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Shun-Yun Cheng, Joris Cipi, Martin-Paul Agbaga, Shan Ma, Claudio Punzo; Elucidating the role of photoreceptors in AMD pathogenesis. Invest. Ophthalmol. Vis. Sci. 2019;60(9):1220.
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Retinal pigmented epithelium (RPE) cells are the primary cell type affected in age-related macular degeneration (AMD); however, the extrinsic factors contributing to RPE dysfunction remain unclear. Data from macular translocation procedures and from Stargardt’s patients suggest that photoreceptors may partake in RPE pathogenesis. To elucidate the role of photoreceptors in AMD pathogenesis we looked at differences in photoreceptor metabolism between AMD patients and non-diseased individuals and recapitulated those changes in mouse.
To mimic the metabolic pattern seen in photoreceptors of AMD patients we genetically manipulate the mammalian target of rapamycin (mTOR) pathway specifically in photoreceptors of mice by use of the Cre-lox system. Mice where followed over time by funduscopy and histological analyses.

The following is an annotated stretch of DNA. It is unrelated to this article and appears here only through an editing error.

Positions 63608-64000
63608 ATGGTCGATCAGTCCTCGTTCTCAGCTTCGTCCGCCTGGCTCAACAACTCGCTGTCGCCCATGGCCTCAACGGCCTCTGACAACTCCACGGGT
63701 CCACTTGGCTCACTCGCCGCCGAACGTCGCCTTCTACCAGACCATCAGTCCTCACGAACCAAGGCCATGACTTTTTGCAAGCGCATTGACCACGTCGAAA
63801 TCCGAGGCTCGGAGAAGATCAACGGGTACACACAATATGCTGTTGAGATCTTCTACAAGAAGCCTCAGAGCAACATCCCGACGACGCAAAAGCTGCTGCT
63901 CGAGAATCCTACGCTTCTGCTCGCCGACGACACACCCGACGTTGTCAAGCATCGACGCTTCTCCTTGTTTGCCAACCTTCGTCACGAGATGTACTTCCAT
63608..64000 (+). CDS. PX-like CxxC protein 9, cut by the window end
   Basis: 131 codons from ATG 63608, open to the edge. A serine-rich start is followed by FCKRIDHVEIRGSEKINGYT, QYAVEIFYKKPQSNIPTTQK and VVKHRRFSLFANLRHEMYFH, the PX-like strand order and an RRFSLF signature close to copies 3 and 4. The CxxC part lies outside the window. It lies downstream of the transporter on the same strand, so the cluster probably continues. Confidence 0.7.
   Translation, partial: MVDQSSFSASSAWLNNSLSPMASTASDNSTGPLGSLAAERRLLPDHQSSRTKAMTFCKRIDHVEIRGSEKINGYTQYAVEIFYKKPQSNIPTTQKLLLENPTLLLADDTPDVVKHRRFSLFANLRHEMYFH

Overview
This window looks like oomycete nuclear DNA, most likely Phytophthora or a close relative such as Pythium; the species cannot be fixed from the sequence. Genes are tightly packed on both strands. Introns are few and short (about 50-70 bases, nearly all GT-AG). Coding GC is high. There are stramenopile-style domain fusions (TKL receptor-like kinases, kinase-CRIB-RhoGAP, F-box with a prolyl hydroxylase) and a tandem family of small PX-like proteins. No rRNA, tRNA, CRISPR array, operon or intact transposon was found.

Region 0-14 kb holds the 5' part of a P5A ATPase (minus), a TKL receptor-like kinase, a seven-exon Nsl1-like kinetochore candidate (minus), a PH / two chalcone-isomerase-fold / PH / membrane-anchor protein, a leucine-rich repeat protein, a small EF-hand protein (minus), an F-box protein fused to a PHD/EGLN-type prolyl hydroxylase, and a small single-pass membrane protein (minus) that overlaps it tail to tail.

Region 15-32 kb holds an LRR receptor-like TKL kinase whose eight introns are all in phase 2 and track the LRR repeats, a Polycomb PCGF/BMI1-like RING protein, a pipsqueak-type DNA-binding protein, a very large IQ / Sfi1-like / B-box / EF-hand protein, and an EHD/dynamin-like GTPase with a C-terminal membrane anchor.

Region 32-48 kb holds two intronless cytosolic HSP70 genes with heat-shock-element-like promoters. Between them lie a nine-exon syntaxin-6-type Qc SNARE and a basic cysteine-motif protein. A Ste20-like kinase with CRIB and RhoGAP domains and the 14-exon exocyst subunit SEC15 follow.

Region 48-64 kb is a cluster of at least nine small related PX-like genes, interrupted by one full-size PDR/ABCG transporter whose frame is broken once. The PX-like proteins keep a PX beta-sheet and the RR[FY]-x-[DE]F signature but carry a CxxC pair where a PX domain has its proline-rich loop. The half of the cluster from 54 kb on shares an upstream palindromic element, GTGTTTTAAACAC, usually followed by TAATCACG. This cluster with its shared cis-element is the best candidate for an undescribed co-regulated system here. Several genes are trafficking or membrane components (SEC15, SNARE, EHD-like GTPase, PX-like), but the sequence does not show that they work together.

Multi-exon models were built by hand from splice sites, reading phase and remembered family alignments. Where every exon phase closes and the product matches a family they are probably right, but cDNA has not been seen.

We found that photoreceptors in AMD patients express higher levels of a key aerobic glycolysis gene when compared to photoreceptors of non-diseased individuals. Mimicking this change in mouse photoreceptors resulted in pathologies consistent with pathologies seen in AMD patients. These include sub-RPE and sub-retinal drusen-like deposits, Bruch’s membrane thickening and lipid deposition within the Bruch’s membrane, RPE dysfunction and atrophy including geographic atrophy (in 20% mice) and neovascular pathologies (in 8% of mice). Finally, combining the changes in rods and cones accelerated disease progression.
The data suggests that photoreceptors contribute to AMD pathogenesis, explaining why AMD affects primarily the macular region, as this is the area with the highest photoreceptor density. This finding opens new avenues for therapeutic intervention to treat AMD at earlier stages.
This abstract was presented at the 2019 ARVO Annual Meeting, held in Vancouver, Canada, April 28 - May 2, 2019.
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